Said Griffith, “Wally Parks came a lot to our early events, and it wasn’t long before we began discussions, which led to the running of the Southern California Championship Drags in 1953, NHRA’s first sanctioned event. Park and Coons were all for it because they encouraged anything that would keep the kids from racing on the streets.”
As an operational procedure before the event, the Choppers club was incorporated and became the Pomona Valley Timing Association (PVTA) to gain an official status for operating the Pomona meets, and among its first duties was having the track paved to provide a first-rate racing surface.
The event exceeded everyone’s expectations in racer participation and spectator attendance, but there were still other challenges. Complaints about noise from local residents, always a thorn on the side of drag racing facilities, became a factor that could not be ignored.
Said Griffith, “The PVTA responded with a public-relations campaign by placing ‘Speed Kills’ posters in public places around the track, and we also gained the support of local churches by making donations to them. The nearby business establishments quickly realized how much we helped the local economy, especially when we ran our annual big event, which a few years later evolved into the first Winternationals. It was through efforts like that that we’ve been able to survive through the years.”
Said Stan Adams, [then] track operational manager, “Because we race in Pomona only twice a year, a lot of extra effort goes into track preparation. We begin getting ready a month before each event, scraping and surfacing the track to get rid of any bumps or trouble spots, and we do everything possible to ensure that the racing surface is as good as any other track in the country.”
Alan Johnson, who tuned Schumacher’s U.S. Army dragster to the 4.428 record, said, “One of the big factors is that we race at Pomona at the beginning and end of each year, so you usually get a good track. Also, there’s a bit of a downhill slope for the strip, but that doesn’t help at all if the starting line doesn’t have enough traction to take the initial hit of your car. I’d rank the Pomona racing surface as one of the top two or three in the country. When you take into account how long this place has been around, some of the numbers we put up in Pomona are pretty amazing.”
Although POWERade championship battles will rule the headlines, the savvy Pomona fans know that there is so much other drama bubbling under the surface that does not relate to the championships, including potential wins that would make for more pleasant winters.
Can Top Fuel rookie Antron Brown, who has already exceeded everyone’s expectations this year, earn back second place in the standings, or can Hillary Will, eager to grab the eye of a potential sponsor for next season, hang on to the number-two spot? Will the event be the swan song between Larry Dixon and longtime team owner and mentor Don Prudhomme? Can Brandon Bernstein send Tim and Kim Richards off to retirement with another Wally for their shelf? Can “Hot Rod” Fuller and crew chief Rob Flynn — the latter of whom will replace the Richardses next year with Bernstein — get a final win together? After a disappointing 12th-place finish last year, can Schumacher’s teammate, Cory McClenathan, come from fourth to earn his fifth second-place finish, or will he slip all the way back to seventh?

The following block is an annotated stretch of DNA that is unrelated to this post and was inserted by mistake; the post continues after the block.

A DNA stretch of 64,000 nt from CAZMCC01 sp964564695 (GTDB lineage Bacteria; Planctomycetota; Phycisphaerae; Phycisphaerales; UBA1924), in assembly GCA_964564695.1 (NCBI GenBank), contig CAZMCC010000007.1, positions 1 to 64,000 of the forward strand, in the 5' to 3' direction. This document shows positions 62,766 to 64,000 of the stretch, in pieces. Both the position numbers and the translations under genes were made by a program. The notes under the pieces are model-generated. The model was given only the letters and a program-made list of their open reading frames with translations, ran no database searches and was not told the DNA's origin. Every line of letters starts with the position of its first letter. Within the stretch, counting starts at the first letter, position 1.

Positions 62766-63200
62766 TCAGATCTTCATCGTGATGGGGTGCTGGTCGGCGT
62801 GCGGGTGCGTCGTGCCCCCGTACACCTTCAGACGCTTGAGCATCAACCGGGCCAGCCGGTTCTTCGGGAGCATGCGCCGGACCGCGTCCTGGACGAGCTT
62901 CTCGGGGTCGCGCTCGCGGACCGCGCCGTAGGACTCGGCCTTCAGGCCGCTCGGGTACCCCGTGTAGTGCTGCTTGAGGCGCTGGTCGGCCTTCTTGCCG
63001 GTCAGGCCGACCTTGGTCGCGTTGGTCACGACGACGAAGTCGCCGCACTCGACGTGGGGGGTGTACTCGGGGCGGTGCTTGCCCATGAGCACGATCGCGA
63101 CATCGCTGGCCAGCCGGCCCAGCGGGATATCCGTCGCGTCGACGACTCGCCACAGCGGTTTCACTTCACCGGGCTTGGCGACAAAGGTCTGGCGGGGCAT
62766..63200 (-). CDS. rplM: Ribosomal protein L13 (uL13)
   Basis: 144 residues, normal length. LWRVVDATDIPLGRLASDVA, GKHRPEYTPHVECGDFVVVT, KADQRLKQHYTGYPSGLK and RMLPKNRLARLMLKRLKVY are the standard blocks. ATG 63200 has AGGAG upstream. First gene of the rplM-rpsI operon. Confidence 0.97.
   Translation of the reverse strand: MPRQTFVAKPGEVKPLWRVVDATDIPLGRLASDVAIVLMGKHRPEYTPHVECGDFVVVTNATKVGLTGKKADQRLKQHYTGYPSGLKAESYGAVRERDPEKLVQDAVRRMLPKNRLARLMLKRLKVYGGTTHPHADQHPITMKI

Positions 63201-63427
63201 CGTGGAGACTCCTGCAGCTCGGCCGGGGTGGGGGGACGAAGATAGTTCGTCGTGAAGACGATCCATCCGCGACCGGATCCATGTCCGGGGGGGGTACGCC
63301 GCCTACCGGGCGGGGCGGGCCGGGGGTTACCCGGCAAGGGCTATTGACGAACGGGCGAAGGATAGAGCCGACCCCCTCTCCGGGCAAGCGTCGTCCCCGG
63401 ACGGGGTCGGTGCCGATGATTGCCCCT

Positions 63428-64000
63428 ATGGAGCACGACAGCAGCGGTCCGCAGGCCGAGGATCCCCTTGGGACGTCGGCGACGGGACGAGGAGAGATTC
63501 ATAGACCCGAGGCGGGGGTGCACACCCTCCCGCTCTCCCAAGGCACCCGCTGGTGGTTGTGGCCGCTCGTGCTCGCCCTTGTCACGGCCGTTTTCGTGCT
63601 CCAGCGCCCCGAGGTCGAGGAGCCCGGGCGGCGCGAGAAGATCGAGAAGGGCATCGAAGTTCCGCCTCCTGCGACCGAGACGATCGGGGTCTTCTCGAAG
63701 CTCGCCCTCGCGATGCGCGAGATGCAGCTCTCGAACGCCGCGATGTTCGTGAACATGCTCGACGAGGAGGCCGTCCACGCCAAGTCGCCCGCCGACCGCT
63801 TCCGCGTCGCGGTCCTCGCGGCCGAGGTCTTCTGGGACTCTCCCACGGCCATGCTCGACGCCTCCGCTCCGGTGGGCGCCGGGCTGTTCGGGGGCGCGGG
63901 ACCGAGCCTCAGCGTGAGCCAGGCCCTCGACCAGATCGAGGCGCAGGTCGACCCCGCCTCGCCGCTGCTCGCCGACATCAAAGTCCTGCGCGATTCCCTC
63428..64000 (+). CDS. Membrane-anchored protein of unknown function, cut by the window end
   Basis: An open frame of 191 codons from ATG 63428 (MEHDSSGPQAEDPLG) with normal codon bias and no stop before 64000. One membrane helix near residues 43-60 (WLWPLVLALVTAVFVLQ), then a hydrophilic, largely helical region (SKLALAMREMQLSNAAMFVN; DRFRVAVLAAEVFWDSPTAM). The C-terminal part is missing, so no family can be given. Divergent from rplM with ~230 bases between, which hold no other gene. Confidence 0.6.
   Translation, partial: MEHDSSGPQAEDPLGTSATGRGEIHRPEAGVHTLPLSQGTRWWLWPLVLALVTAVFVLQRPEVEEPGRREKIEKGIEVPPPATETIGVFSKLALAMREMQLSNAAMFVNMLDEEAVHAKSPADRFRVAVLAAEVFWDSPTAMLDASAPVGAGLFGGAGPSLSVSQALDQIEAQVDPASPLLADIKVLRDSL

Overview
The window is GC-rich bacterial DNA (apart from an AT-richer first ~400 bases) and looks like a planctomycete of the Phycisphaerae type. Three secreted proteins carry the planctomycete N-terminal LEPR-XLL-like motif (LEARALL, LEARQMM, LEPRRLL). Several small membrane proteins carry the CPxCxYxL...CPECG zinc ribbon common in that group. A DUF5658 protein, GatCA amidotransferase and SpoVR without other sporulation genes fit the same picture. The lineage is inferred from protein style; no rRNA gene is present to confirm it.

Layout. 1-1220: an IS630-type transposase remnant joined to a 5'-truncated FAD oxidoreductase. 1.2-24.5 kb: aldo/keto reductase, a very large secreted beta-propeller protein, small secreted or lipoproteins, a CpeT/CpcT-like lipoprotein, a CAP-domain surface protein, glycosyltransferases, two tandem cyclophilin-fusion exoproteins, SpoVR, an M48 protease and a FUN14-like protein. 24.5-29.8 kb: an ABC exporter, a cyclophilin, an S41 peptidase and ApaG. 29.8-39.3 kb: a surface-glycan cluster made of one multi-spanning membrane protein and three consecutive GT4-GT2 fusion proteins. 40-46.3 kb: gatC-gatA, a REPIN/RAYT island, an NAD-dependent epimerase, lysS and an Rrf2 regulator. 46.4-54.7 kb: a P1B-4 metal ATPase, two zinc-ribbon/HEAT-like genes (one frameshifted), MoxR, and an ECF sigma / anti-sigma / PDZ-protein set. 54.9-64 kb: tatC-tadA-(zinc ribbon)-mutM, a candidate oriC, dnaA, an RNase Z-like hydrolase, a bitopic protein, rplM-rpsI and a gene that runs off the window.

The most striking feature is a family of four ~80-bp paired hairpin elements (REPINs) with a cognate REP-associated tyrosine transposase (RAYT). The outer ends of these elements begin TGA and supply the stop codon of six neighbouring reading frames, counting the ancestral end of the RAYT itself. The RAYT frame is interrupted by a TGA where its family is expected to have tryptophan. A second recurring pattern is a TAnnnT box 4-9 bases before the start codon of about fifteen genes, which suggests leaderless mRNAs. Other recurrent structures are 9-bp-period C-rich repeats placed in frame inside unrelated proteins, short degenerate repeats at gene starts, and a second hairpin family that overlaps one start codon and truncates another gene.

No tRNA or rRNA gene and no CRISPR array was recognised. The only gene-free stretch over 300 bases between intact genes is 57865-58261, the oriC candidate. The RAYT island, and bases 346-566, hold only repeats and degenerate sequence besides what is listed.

In Funny Car, Gary Scelzi fans are probably pining for a last victory for the former Top Fuel and Funny Car champ before he slips off to a hopefully temporary retirement. And who among the rabid SoCal fans wouldn’t love to see a comeback victory for John Force, who a year ago at this event barely hobbled out onto the starting line following his near-career-ending crash in Dallas? Or how about hometown hero Jeff Arend winning one for Scott Kalitta and the Kalitta team?
A couple of long winning streaks also are on the line. In Pro Stock Motorcycle, Angelle Sampey needs a win to continue her remarkable streak of earning a national event win in each of the last 12 years, and Top Fuel competitor Doug Kalitta is on the verge of having his 10-year streak snapped. Scelzi has a five-year skein in jeopardy, as does Bernstein.
Anyway, gotta get back to work. By the time I see you guys next week, we'll know who the champs are, who got the job done and who didn't. Enjoy race weekend.
I don't know that there's a more wonderful feeling for an NHRA fan than the anticipation during race week when the NHRA POWERade Drag Racing Series is coming to your hometown. Man, you get to see all the cool cars and sleep in your own bed to boot! No luggage to pack and check, you can keep your shoes on the whole way there, no rental car lines … man, it's the life.